This demonstrates the concepts of “Obliquity” or the indirect path toward a goal, as I've blogged about before:

What “quick wins” can you help people find this week? What do you think about this? Post a comment below or join the ongoing discussion on LinkedIn on this question and topic.

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Mark Graban
Mark Graban is an internationally-recognized consultant, author, and professional speaker, and podcaster with experience in healthcare, manufacturing, and startups. Mark's new book is The Mistakes That Make Us: Cultivating a Culture of Learning and Innovation. He is also the author of Measures of Success: React Less, Lead Better, Improve More, the Shingo Award-winning books Lean Hospitals and Healthcare Kaizen, and the anthology Practicing Lean. Mark is also a Senior Advisor to the technology company KaiNexus.


  1. Fix what bugs you as Paul Akers talks about is a great way to get “quick wins” and get staff engaged. However, it must be a continuous effort to move closer to culture change. If we only periodically make improvements or do episodic improvements during events or projects and the rest of the time it’s business as usual then according to neuroscience what we’re actually teaching is business as usual.

    • Of course. “Quick wins” should be the starting point for ongoing continuous improvement. That requires that managers and other leaders engage people on a continuous basis.

      Some quick wins followed by nothing will just breed more cynicism.

      Same is true with “kaizen events” — they were supposed to provide relatively “quick wins” that are bigger impact in a weeklong event. But, many organizations never bridged the gap from episodic events to daily continuous improvement, as had been the intent of the original consultants on this.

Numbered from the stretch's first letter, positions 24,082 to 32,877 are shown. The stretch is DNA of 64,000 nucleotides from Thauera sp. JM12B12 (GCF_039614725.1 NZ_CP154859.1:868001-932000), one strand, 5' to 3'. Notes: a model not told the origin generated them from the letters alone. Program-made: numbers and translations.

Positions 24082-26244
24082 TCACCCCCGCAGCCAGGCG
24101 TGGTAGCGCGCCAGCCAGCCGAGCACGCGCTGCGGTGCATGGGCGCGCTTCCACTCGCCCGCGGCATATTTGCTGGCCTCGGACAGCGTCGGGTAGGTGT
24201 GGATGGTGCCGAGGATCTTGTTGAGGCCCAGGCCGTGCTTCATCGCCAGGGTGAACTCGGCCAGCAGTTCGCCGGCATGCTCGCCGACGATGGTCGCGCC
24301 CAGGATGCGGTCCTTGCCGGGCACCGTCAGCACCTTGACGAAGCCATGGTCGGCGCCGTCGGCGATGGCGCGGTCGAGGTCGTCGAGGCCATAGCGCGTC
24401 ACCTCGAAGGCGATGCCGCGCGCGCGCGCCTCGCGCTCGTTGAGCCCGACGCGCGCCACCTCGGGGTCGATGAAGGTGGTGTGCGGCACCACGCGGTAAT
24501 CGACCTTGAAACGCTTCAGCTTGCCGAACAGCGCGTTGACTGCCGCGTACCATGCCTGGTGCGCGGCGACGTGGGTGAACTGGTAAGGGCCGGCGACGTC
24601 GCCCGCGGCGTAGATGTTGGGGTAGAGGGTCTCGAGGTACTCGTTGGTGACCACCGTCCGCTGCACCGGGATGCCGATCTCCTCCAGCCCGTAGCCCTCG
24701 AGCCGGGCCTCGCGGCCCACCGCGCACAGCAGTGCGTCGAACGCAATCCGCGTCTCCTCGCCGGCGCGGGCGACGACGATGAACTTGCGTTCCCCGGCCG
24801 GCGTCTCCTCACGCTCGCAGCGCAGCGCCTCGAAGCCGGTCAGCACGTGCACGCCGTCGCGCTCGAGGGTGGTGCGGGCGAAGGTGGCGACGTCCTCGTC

ThedaCare is an example of a health system that realized corporate quick wins (rapid improvement events) weren’t enough, so they now aim to get 80% of their improvement from smaller improvements.

      A small “just do it” is a quicker quick win than a weeklong event. It’s easier to do and less risky. But, there’s a time and a place for events as part of that culture of continuous improvement.

  2. I can’t agree more Mark. Why is it that very few organizations grasp the concept that 80% of an organization’s performance improvement potential lies in front-line ideas as noted by in the Idea-Driven Organization?

    • ThedaCare gets it. Franciscan St. Francis Health gets it. Some others get it.

      Could be lack of awareness and lack of education. That’s why I bang the drum for Kaizen as daily continuous improvement.

      Even if people learn about this, do they not believe it? Does ego get in the way? “The way we’ve always done it” gets in the way?

  3. Ego does get in the way. “The way we’ve always done it” also gets in the way. Just last week I gave a presentation on Toyota Kata hoping I could persuade the use of TK with current and future clients. I outlined how it’s a structured way to create a culture of continuous learning and improvement at all levels, how it’s a way of thinking and managing, with a need to experiment in order to learn, and how it seeks to build the context within which lean tools are applied. Even though some liked elements of it, I was tactfully informed of all the reasons it will not work.

    • Sam – was it simply a matter of ego or other factors?

      It sounds like you were pitching TK as a solution.

      Did the group agree that there was a problem to solve through TK (or any other method)?

  4. Mark, to give you some context, my boss approached emailed me and said I should look into Toyota Kata. He said it sounds like my model for coaching and questioning. I informed him that I was familiar with TK and have integrated kata mindset into my coaching approach. I then put some slides together from Mike Rother’s site introducing Toyota Kata which I used to present to him and other senior consultants from my company. I was pitching what is TK, why use TK, The 4-Steps of the Improvement Kata Model, and the artifacts (learner’s storyboard, PDCA cycles record, The 5-Question Coaching Card). The group did agree that it could solve several problems, such as breaking down large challenges into small targets, developing problem-solving capabilities at a more rapid pace, a better approach to develop people, etc. However, they listed off reason why it would not work as laid out in a purist form. The compromise was to continue to integrate kata mindset into the coaching approach. Reflecting after I was reminded of John Shook’s famous quote, “It’s easier to act your way to a new way of thinking than to think your way to a new way of acting.”

  5. What I mean by purist form is managers acting as coaches to teach systematic, scientific way of thinking and acting. The Coach (manager) provides corrective inputs to ensure that the Learner practices the new routines the right way. This would imply that before they can coach the Improvement Kata, managers need to practice the Improvement Kata themselves. Ultimately, managers have to change the way they lead.